I just want to clarify that the process in the photo's is not welding, but a mechanical procedure of locks and threaded pins. This Technician makes all his own locks and pins and is able to do things that might be difficult with commercial systems. Such as locks that follow curves etc...

The block in the photo was pressure tested to 40psi. That is a fair amount of force when you consider the suface area of the piece installed.
"Nil Satis Nisi Optimum"
User avatar
Keith Morganstein
Guru
Guru
 
Posts: 4472
Joined: Sun Feb 19, 2006 10:19 am
Location: MA

Postby SStrokerAce » Wed Jul 12, 2006 11:32 am

I would imagine with some CNC work to make your new billet piece fit the head csting much better and one of these "welding" techniques for cast iron you could figure out a way to do all of this. I'll wish you luck because it looks like a big undertaking just to get banned later on!

Bret
Image
Those of you who think you know it all are particularly annoying to those of us who do- Penske garage sign @ Indy circa '71
SStrokerAce
Guru
Guru
 
Posts: 1350
Joined: Sun Jan 16, 2005 12:04 am
Location: Upstate, NY

Postby mtkawboy » Wed Jul 12, 2006 1:23 pm

That generally what happens when you go too fast in a vintage class. At Bonneville theres a vintage head inline class and called X0 {roughly vintage overhead, 59 or earlier, 325 cubes max}. After a certain amount of mods or an aftermarket head you get moved to XXO which is what Ferguson and Robinson run. Nobody cares if its a turd but if it flies everyone starts screaming. Years back Ron Main showed up with a funny car style mega buck blown flathead with computerised fuel injection. After he reset all the records they outlawed it because it failed to meet the sprit of the vintage rules even though at the time it wasnt strictly prohibited. The car was a work of art, reverse flow flathead. It was the worlds most expensive flathead ever built. Do a search under "Flatfire"to see it, it now has a GM project Ecotec 4 cyl in it. Still would be a neat project, keep us posted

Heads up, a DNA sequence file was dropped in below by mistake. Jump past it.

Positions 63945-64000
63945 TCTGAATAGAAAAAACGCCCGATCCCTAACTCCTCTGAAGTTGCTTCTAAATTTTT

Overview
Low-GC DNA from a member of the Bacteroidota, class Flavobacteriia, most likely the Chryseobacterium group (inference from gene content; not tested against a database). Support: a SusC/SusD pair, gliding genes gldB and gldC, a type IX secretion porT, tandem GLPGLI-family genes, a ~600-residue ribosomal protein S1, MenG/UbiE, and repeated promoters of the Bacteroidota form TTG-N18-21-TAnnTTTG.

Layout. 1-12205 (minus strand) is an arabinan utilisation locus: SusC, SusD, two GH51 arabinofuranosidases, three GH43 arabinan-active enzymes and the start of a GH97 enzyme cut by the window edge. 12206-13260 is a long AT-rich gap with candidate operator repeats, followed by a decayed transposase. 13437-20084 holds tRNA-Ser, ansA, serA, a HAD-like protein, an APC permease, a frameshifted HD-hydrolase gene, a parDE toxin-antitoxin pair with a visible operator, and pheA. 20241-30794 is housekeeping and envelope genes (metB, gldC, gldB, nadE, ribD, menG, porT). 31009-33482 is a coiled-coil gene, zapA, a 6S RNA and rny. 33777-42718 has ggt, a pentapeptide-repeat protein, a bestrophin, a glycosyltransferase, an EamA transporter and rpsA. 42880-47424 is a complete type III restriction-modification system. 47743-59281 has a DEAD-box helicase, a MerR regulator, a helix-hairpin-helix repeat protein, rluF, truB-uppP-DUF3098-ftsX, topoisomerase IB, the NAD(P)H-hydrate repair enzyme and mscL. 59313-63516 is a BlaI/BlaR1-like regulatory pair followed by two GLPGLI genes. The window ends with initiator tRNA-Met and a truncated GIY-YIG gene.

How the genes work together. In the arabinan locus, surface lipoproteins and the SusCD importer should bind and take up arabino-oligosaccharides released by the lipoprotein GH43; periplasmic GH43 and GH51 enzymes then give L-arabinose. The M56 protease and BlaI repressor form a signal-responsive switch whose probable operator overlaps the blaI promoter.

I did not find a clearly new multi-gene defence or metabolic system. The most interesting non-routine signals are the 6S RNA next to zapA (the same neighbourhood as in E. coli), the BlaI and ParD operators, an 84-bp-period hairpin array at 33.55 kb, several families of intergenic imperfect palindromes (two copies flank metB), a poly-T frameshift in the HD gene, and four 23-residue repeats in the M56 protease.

mtkawboy
Pro
Pro
 
Posts: 262
Joined: Sat Jul 17, 2004 12:04 pm
Location: Billings Mt

Postby jacksoni » Wed Jul 12, 2006 2:59 pm

mtkawboy wrote:That generally what happens when you go too fast in a vintage class. At Bonneville theres a vintage head inline class and called X0 {roughly vintage overhead, 59 or earlier, 325 cubes max}. After a certain amount of mods or an aftermarket head you get moved to XXO which is what Ferguson and Robinson run. Nobody cares if its a turd but if it flies everyone starts screaming. Years back Ron Main showed up with a funny car style mega buck blown flathead with computerised fuel injection. After he reset all the records they outlawed it because it failed to meet the sprit of the vintage rules even though at the time it wasnt strictly prohibited. The car was a work of art, reverse flow flathead. It was the worlds most expensive flathead ever built. Do a search under "Flatfire"to see it, it now has a GM project Ecotec 4 cyl in it. Still would be a neat project, keep us posted


Yes, Ron went over 300 with both of those engines. Finally broke my 17year old blown gas record with the Ecotec. 37 mph on the record, about 18 better than my best run. Amazing what megabucks will do. :lol:
jacksoni
Expert
Expert
 
Posts: 761
Joined: Sat Dec 18, 2004 2:54 pm
Location: Maryland

Next

Return to Engine Tech

Who is online

Users browsing this forum: Google [Bot], hammerdamage, leahymtsps and 15 guests